The Office of Management and Budget and the Government Accountability Office continue to disagree over how often the public version of the IT Dashboard should be updated.
For the seventh time since the administration launched the technology project oversight initiative in June 2009, GAO made its case to lawmakers that OMB’s decision to withhold updates until the annual budget is made public hurts the overall effectiveness of the tool.
“We previously recommended that OMB clarify guidance on whether certain types of systems should be included in IT reporting, but OMB did not agree. Agencies’ subsequent decisions to remove investments from the dashboard by changing investments’ categorizations represent a troubling trend toward decreased transparency and accountability,” GAO said in its latest report on the IT Dashboard released Monday. “Thus, we continue to believe that our prior recommendation remains valid and should be implemented. Additionally, OMB’s annual freeze of the dashboard for as long as eight months negates one of the primary purposes of this valuable tool-to facilitate transparency and oversight of the government’s billions of dollars in IT investments.”
GAO found over the last two years, the IT Dashboard hadn’t been updated in 15 of those months, specifically around budget formulation efforts.
Federal Chief Information Officer Steven VanRoekel responded to GAO’s report, saying the administration continues to believe publishing the current information on the IT Dashboard would be pre-decisional and could impact the “confidentiality of the deliberations that are at the core of the budget-development process, which involves the identification, evaluation and consideration of budgetary alternatives.”
VanRoekel wrote that preserving that confidentiality has been a “longstanding Executive Branch interest.”
Auditors disagreed that all information was pre-decisional.
“[T]he CIO rating does not contain any of the information that the dashboard’s web page for frequently asked questions identifies as predecisional, namely: ‘new’ investments, planned IT spending levels in the budget year, costs of projects and activities that were completed during or after the budget year, and eliminated or downgraded investments,” GAO said. “Given that the CIO rating does not include such data, the rating could be updated independent of the budget process without disclosing information that OMB views as predecisional. However, by withholding current investment performance information for much of the year, OMB decreases the utility of the dashboard as a tool for greater IT investment oversight and transparency.”
But VanRoekel said during the budget development period, agencies do not separate out the CIO ratings and other pre-decisional data, making it hard to release one set of data without releasing the other.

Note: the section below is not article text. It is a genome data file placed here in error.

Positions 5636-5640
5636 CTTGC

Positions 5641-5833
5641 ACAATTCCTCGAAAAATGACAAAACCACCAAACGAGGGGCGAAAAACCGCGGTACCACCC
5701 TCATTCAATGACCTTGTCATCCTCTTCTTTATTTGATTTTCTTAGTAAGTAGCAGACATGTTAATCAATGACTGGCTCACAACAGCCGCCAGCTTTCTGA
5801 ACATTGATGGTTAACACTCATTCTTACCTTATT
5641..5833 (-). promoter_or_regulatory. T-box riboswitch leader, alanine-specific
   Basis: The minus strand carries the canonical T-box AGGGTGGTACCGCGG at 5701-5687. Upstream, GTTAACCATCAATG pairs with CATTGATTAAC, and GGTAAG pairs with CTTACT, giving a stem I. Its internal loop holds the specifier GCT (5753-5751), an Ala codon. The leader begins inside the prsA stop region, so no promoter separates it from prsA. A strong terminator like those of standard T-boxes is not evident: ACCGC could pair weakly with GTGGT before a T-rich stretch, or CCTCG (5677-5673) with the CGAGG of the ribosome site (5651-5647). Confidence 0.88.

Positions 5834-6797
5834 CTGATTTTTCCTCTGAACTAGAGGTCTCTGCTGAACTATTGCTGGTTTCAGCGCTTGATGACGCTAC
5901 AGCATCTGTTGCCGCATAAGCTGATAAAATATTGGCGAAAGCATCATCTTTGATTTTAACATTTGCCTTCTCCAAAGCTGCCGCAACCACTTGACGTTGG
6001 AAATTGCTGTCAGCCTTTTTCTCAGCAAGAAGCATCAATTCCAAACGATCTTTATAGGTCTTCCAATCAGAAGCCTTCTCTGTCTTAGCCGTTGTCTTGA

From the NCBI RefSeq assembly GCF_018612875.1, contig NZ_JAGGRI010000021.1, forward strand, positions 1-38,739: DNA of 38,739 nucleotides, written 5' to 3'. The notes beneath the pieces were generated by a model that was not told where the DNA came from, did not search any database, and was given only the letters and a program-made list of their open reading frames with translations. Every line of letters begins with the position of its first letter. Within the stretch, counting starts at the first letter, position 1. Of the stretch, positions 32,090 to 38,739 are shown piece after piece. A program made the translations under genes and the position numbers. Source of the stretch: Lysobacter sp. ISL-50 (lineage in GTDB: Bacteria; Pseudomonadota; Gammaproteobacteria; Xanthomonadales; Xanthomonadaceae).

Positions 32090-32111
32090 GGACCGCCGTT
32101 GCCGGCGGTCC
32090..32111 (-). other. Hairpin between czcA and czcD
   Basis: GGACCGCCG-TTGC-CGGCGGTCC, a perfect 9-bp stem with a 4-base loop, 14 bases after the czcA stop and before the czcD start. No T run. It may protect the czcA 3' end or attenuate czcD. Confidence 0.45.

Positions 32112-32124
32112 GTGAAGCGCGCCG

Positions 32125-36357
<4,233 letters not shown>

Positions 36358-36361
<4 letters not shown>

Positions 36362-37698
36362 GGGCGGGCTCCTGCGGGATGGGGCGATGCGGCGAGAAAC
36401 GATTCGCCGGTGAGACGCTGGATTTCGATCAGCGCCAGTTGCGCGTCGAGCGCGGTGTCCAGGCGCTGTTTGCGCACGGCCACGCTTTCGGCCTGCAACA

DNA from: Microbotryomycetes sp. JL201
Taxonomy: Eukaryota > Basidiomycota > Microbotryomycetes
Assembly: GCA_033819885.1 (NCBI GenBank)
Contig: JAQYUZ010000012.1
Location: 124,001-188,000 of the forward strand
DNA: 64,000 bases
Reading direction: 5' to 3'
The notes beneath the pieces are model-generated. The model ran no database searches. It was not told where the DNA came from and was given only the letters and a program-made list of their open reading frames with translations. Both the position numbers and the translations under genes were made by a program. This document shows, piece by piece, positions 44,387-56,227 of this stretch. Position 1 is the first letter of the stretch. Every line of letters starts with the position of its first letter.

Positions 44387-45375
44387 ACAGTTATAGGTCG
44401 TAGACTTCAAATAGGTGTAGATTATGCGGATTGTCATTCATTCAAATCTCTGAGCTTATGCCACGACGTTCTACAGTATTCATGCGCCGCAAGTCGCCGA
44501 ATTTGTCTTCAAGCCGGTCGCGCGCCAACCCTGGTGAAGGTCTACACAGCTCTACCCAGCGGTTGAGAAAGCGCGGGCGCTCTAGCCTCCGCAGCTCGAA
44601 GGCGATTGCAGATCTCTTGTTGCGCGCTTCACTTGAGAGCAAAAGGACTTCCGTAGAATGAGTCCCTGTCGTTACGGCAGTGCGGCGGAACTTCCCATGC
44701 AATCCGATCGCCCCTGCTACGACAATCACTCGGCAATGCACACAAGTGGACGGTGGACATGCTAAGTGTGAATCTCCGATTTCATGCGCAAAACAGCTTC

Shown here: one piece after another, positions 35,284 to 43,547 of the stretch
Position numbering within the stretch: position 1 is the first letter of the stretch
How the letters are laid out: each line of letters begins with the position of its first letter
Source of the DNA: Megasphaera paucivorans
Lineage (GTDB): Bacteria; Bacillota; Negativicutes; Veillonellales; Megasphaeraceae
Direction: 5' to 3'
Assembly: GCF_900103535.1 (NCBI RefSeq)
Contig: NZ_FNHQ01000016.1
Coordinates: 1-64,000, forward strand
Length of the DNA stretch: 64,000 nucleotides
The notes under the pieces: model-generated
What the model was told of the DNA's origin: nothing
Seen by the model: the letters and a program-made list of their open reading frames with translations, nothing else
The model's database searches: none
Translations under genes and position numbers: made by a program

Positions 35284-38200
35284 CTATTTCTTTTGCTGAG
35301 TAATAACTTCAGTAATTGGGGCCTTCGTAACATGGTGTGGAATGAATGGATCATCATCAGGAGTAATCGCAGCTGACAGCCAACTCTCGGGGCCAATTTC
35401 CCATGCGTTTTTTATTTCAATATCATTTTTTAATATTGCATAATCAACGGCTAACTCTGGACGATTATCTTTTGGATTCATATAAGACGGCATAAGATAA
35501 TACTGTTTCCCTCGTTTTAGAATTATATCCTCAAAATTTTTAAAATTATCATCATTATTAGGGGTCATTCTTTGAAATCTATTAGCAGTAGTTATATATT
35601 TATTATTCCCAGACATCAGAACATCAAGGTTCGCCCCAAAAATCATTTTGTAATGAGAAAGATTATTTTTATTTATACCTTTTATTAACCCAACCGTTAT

An OMB staff member from the Office of E-Government and Information Technology told GAO that the CIO rating should be a current assessment of future performance based on historical results and is the only dashboard performance indicator that has been defined and produced the same way since the dashboard’s inception.
“In evaluating whether changes could be made that would make it practicable to post additional information on the IT Dashboard during the budget-development period, we will consider the extent to which factual information can be more easily separated from the predecisional deliberative materials through the adoption of such approaches as revising the data model, application design and agency submission systems, providing more extensive training and guidance to agencies regarding the preparation of their submissions and undertaking an additional manual review of the submissions,” he said.
VanRoekel also said OMB has no plans to update the guidance to help agencies determine their major IT investments outside of the normal annual A-11 guidance development.
That was another point of GAO’s contention. GAO reviewed 10 agencies and found major inconsistencies in how they reported major IT investments. For instance, auditors found five of 10 agencies said research and development investments were major IT projects.
Additionally, agencies have removed projects from the dashboard that were once considered major IT investments.
“For example, as part of the most recent budget process, Energy officials reported several of Energy’s supercomputer investments as facilities rather than IT, thus removing those investments from the Dashboard and accounting for a portion of the recent decrease in investments. Energy officials also stated that OMB approved this change,” GAO stated. “These investments account for $368 million, or almost 25 percent, of Energy’s fiscal year 2012 IT spending, and include the National Nuclear Security Administration’s Sequoia system, which Energy reported as the most powerful computing system in the world as of June 2012. According to Energy officials, these investments were recategorized because they include both supercomputers and laboratory facilities (which are not IT).”
GAO said the recategorization of projects flies in the face of the Clinger-Cohen Act’s definition of a major IT system.
“A staff member from the Office of E-Government stated that OMB could not stop agencies from making such recategorizations and that OMB had no control over such agency decisions,” GAO reported. “By gathering incomplete information on IT investments, OMB increases the risk of not fulfilling its oversight responsibilities, of agencies making inefficient and ineffective investment decisions, and of Congress and the public being misinformed as to the performance of federal IT investments.”
Overall, GAO found the dashboard makes a difference in improving visibility into the performance of IT projects. But auditors say agencies still struggled to accurately and consistently determine risk of their projects and present that risk on the dashboard.